Take a Look at Strips Cartoonists of Color Drew for Comics Action

By: Dave Astor

The 10-plus cartoonists of color taking part in yesterday’s comics-page action mentioned Dagwood, Beetle Bailey, and other characters as they satirically commented on how some newspapers seem to have a quasi-quota system for so-called minority strips.

A “Watch Your Head” comic by Feb. 10-action co-organizer Cory Thomas of the Washington Post Writers Group (WPWG) was the template for the various cartoons.

In his Sunday strip , Thomas shows a white man reading a comic with African-American characters. He says: “Bah! I hate this comic strip! It looks like another ‘Boondocks’ rip-off! The newspaper got rid of the old goodies to bring in this tripe! It must be tokenism! This PC nonsense is out of control! They need to get back to the kind of strips that EVERYBODY can relate to!”

The guy sitting next to him asks: “‘Everybody’ meaning you?”

After which the comics-reading complainer says: “Ha ha. Oh, that Dennis” — referring to the “Dennis the Menace” comic which has continued with other cartoonists after its creator died.

Yesterday’s action was co-organized by “Candorville” cartoonist Darrin Bell of WPWG. His Sunday comic can be seen here.

Another participant was “Herb and Jamaal” cartoonist Stephen Bentley of Creators Syndicate. See here.

Still another participant was “Cafe Con Leche” cartoonist Charlos Gary of Creators. His comic is here.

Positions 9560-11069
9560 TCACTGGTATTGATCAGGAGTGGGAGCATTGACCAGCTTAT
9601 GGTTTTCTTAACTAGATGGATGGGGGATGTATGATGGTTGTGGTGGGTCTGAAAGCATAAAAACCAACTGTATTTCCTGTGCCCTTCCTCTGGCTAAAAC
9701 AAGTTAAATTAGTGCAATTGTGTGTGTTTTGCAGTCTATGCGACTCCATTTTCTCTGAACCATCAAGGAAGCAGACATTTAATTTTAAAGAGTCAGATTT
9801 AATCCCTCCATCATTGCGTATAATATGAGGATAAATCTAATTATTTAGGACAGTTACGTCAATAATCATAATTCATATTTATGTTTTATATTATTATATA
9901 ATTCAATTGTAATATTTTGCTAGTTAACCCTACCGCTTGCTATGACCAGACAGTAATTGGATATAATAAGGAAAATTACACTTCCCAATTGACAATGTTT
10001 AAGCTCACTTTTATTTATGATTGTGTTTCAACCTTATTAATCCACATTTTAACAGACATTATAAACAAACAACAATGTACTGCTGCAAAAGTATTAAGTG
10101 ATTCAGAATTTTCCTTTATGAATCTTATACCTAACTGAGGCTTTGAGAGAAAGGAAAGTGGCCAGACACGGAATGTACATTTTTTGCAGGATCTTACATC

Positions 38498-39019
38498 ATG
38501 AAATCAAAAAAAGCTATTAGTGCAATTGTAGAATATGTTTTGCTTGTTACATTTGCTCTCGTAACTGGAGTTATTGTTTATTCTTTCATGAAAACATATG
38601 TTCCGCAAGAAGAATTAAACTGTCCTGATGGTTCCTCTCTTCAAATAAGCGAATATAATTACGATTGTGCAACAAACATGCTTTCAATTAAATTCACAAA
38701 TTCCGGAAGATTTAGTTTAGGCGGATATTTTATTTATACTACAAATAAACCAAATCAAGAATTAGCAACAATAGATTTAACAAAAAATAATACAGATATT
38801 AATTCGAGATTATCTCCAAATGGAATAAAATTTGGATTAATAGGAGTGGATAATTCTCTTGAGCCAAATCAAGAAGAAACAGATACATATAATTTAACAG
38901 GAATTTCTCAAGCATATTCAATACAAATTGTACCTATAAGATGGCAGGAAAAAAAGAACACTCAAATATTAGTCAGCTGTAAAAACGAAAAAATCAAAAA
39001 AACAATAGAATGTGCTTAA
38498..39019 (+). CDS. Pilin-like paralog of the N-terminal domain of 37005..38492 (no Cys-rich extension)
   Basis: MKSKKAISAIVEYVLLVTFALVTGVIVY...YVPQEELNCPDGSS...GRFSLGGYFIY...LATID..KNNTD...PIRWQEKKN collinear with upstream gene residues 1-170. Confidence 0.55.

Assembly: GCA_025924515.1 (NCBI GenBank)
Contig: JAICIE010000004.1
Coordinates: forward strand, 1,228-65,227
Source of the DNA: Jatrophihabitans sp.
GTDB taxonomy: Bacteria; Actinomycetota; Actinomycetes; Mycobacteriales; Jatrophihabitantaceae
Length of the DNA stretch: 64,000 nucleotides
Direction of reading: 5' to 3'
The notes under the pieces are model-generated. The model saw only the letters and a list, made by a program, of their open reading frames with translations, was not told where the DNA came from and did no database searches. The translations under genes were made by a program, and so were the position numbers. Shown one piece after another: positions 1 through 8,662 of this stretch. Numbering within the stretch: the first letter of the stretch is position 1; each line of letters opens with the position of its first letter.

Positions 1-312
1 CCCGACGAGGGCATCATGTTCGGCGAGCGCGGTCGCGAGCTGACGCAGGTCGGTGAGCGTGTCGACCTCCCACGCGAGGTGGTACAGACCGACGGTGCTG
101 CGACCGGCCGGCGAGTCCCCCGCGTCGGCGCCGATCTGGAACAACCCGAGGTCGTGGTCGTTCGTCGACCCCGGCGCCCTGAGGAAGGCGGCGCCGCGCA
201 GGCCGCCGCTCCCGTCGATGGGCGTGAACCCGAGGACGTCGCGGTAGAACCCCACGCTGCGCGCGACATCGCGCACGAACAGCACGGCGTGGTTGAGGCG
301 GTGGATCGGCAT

Also, “Housebroken” cartoonist Steve Watkins of Tribune Media Services.

There was also “Mama’s Boyz” cartoonist Jerry Craft of the King Features Weekly Service. His Feb. 10 comic, and the strips of several other participants, can be seen here.

“La Cucaracha” cartoonist Lalo Alcaraz did his version of Thomas’ comic today rather than yesterday.

A 2007 WPWG study of 1,413 daily newspapers found that only 330 (24%) papers publish at least one strip with minority characters/by a cartoonist of color, only 90 (6%) papers run two or more of these strips, only two papers (the Chicago Sun-Times and The Washington Post) publish four comics by cartoonists of color, and no comics by cartoonists of color run in newspapers surveyed in seven states.

In a related matter, cartoonist Donna Barstow — whose work appears in Parade magazine and elsewhere — did a blog post about the Feb. 10 action that discussed the small number of syndicated comic creators who are women.

The overwhelmingly male nature of newspaper comics has been mentioned in many previous E&P stories, including this one.

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